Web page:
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14TH APRIL 2022


EXODUS 12:1-8. 11-14

PSALM 116:12-13. 15-18

1 CORINTHIANS 11:23-26

JOHN 13:1-15

Today’s Gospel reading as we remember the night of the Lord’s Supper has moving words that summarize all that Jesus did from the beginning of his ministry to the end of it on the cross.

The words say,” Having loved His own who were in the world,

He loved them to the end.”

This Gospel passage mentions Jesus washing the feet of His disciples and Judas later departing to betray Jesus (if we were to read the passage further that is what is indicated).It is also indicated that the disciples were in a state of confusion and in the midst of all these we are told that Jesus loved His own in the world and He loved them to the end.

This kind of love that Jesus had is surely not romantic love, nor is it simply being nice, nor is it only loving those who love you back.

Think about it when Jesus washed His disciples’ feet, Judas who betrayed Him was there yet his feet were washed by Jesus. Even Peter who denied Him was there and Jesus still washed his feet. How can we describe this kind of love that does not concentrate on the bad things that people will do to you?

Apart from Jesus demonstrating just how much He loves His own, He further shows just how much God loves the world by dying for those who manifestly do not love Him. Love is hard because it is self-sacrificing. It means putting the good of the other first.

According to the Jewish customs, the feet were considered the dirtiest part of the body yet it is those dirty feet that Jesus touches, washes and dries, and after the washing he offers this love on the cross for our sins, meaning also that the feet are a symbol of our unworthiness before God who is holy and who later makes us worthy out of that love.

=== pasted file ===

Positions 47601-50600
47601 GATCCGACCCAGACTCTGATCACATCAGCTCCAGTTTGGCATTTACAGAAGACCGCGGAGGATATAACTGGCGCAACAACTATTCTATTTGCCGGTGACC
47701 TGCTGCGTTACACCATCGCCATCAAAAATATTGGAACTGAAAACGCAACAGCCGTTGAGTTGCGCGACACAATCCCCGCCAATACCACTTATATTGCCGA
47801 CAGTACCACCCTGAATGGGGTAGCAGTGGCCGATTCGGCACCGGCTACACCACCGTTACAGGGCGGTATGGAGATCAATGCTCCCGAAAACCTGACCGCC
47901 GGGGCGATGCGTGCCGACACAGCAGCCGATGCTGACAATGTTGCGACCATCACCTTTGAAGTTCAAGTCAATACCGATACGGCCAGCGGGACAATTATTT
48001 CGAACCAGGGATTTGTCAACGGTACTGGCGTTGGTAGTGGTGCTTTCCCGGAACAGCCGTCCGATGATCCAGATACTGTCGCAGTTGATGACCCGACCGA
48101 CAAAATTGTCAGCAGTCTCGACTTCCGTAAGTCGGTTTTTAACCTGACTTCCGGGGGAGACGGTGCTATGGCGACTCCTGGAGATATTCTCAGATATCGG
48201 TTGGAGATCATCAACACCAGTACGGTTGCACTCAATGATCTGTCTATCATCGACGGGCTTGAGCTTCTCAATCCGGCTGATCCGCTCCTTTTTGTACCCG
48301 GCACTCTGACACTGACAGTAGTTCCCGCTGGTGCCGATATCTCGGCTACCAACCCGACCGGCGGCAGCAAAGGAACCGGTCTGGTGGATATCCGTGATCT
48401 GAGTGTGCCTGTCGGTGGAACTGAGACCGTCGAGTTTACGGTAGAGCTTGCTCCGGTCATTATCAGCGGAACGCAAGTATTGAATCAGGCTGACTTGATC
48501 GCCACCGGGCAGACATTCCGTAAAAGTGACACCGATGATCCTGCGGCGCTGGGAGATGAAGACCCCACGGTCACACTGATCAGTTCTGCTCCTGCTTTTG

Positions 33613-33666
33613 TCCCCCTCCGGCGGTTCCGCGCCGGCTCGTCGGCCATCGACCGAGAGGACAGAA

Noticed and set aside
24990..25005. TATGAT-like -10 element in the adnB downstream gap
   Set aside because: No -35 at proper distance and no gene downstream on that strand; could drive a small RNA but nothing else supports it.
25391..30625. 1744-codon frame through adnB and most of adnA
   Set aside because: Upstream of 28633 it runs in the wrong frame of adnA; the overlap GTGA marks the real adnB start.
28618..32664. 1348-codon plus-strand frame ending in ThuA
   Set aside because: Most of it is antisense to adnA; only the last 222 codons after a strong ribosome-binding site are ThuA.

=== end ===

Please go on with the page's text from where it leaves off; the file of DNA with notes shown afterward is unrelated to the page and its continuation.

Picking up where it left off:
The scene in today’s Gospel reading enables us to hear again and know the importance of these words and remind us that we actually can and often do love one another.

Sometimes the love situation seems so challenging we assume it’s an ideal lofty goal that none of us will ever reach but again it is an invitation to us to think about recent situations where we found it difficult to love another.

It is indeed difficult to love those who give you a hard time at your work place. It is difficult to love those who wish you evil or even malign your name or even disappoint you.

The call here is to try our best to love when it is really difficult to love. This is what the prodigal son’s father did when the son came back to him after squandering his money and wealth with harlots. Infact the father’s love celebrated.

Today we learn that love matters and love challenges us to think of what we have never thought to be possible just because it appears difficult but what is difficult in the presence of genuine love? Nothing is difficult. Infact, love makes things possible.

We may succeed or fail in our attempts to love one another yet God in Jesus loves us in many ways than we can possibly imagine.


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